Last week President Trump announced that he was putting a 25% tariff on all imports of steel to the US, and 10% on all imports of aluminium. There would be no exceptions. The announcement was quite sudden, with virtually no consultation. Trump is making the move using what the Council on Foreign Relations describes as “a little-used 1962 trade law.”

His Chief Economic Advisor, Gary Cohn, threatened to resign over the issue. Like most in the Republican Party, he is a strong supporter of free trade. Today he made good on his threat. Many see this as bad news for the Trump Administration. CNN is quoting “a source close to the president” as saying Gary Cohn was, “the only good guy left.” They are questioning who is left to provide sound and frank advice to Trump.

Mick Mulvaney, head of Trump’s Office of Management and Budget (OMB) put out this tweet:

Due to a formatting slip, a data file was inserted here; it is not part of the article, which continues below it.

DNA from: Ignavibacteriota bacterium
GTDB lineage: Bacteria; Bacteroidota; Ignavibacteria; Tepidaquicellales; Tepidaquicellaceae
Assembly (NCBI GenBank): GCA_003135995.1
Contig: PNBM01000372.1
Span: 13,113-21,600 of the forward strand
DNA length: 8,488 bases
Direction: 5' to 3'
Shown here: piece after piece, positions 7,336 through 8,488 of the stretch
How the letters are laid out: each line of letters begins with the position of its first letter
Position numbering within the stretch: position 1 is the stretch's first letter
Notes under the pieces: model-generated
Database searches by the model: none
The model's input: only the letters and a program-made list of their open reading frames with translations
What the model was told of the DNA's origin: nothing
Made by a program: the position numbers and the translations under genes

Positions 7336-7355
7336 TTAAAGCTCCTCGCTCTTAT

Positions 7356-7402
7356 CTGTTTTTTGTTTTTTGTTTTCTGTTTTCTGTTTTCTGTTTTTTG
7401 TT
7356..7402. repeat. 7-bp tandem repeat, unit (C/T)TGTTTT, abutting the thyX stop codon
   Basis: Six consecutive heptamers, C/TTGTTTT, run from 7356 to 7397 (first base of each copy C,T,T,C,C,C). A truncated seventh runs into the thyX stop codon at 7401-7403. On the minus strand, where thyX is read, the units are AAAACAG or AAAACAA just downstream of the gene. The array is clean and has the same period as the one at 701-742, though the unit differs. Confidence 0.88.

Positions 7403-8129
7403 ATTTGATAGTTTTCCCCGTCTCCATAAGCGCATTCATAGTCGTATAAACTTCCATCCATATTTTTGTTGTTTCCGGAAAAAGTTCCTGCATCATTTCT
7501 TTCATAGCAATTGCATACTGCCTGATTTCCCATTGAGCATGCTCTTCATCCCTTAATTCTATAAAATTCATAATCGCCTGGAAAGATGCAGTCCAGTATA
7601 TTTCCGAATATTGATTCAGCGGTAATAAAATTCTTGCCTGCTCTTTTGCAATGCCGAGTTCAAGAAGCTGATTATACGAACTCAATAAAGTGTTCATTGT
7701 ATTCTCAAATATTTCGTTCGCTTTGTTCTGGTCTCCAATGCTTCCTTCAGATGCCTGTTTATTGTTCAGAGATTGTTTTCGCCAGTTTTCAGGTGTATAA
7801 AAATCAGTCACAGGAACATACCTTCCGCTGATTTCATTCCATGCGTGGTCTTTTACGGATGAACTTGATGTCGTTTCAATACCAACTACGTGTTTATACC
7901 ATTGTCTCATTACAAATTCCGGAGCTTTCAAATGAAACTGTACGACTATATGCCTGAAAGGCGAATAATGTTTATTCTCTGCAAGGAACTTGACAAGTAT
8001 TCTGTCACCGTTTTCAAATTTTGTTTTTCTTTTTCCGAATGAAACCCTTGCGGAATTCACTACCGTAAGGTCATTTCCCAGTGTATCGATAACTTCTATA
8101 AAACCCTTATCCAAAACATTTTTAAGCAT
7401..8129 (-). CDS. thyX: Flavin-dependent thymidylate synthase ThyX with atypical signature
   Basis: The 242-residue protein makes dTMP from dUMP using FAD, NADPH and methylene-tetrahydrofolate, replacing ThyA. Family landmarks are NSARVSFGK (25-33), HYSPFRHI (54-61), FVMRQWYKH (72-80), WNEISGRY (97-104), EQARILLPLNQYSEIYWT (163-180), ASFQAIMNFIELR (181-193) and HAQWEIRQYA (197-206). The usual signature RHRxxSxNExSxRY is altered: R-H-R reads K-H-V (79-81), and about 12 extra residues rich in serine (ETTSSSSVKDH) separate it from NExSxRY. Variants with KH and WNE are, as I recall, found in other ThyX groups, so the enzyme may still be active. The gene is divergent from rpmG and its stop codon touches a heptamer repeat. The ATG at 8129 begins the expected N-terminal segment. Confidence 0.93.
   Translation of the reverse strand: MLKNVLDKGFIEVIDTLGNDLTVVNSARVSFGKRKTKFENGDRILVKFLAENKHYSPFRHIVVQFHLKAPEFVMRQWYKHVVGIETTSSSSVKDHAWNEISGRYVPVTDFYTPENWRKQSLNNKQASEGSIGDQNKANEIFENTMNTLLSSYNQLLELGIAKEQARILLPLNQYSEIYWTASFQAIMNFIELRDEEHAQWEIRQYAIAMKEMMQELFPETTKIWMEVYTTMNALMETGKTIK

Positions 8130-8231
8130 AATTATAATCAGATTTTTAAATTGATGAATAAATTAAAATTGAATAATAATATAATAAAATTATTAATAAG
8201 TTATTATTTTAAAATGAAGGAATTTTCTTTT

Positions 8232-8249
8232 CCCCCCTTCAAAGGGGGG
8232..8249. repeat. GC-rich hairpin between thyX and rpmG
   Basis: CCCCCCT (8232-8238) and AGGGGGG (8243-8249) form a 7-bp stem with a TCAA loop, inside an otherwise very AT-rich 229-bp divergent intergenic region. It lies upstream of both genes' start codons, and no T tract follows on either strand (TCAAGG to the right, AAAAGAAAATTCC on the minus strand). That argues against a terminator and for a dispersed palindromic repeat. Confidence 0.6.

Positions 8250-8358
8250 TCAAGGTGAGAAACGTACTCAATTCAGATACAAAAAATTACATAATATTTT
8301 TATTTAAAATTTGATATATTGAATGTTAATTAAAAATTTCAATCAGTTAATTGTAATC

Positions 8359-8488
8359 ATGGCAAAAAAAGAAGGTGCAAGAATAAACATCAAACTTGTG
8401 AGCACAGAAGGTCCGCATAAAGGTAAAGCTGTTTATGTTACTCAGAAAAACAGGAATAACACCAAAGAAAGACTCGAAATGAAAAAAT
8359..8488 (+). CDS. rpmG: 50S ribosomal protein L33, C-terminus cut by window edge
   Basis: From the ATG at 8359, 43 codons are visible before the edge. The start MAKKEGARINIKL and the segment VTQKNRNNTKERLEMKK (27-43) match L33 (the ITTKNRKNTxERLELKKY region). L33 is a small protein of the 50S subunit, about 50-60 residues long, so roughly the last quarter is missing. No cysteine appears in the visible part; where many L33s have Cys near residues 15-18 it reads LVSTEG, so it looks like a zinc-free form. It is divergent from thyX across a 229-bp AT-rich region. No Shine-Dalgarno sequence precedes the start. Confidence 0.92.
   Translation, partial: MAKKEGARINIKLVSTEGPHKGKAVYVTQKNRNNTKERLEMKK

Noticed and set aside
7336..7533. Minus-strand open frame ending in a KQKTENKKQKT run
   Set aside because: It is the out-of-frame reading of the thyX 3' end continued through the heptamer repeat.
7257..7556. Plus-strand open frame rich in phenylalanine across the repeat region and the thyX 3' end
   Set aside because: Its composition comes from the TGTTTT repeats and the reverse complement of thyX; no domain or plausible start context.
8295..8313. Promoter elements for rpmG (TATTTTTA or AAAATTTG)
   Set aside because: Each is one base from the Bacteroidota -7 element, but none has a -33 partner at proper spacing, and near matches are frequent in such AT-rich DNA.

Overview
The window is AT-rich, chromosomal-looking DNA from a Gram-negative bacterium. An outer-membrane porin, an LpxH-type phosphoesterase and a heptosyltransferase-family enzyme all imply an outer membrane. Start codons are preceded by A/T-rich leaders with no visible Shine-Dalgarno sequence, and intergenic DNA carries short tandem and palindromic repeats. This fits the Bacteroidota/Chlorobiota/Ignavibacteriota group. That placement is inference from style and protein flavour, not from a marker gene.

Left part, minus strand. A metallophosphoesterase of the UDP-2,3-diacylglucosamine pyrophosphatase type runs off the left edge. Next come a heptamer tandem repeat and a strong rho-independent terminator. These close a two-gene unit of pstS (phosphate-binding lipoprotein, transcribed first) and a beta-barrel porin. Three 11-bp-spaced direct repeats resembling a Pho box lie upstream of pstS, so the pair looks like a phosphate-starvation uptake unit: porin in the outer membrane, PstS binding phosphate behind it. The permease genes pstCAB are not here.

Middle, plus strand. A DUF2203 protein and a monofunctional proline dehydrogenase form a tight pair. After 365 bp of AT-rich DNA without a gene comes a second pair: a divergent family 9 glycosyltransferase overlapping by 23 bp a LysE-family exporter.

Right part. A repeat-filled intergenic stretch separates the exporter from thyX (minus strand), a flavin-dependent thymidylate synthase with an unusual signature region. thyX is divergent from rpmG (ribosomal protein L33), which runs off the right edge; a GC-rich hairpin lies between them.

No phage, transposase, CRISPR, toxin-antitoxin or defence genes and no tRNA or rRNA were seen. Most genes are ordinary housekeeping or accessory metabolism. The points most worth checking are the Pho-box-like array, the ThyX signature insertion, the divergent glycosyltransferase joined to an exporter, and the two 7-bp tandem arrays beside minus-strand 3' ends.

This is significant. Mulvaney is in ideological opposition to Cohn in many ways. He highlights the word “globalist” in his statement because to those who support the Trump economic agenda, that’s a pejorative. It’s not long since Cohn was spoken of as a possible successor to John Kelly as Chief of Staff after Kelly got it so wrong over the Rob Porter scandal. He’s seen as someone who will talk truth to power.

So what’s this all about, and what are the rights and wrongs of the situation? I’m a strong supporter of free trade. I oppose these tariffs. And in this case, almost all the facts are on my side of the argument.

Free Trade cartoon

One bad apples screws up everything.

There are very few speaking up in support of Trump in relation to these tariffs even on his own side. There’s a good reason for that. They’re a really stupid idea.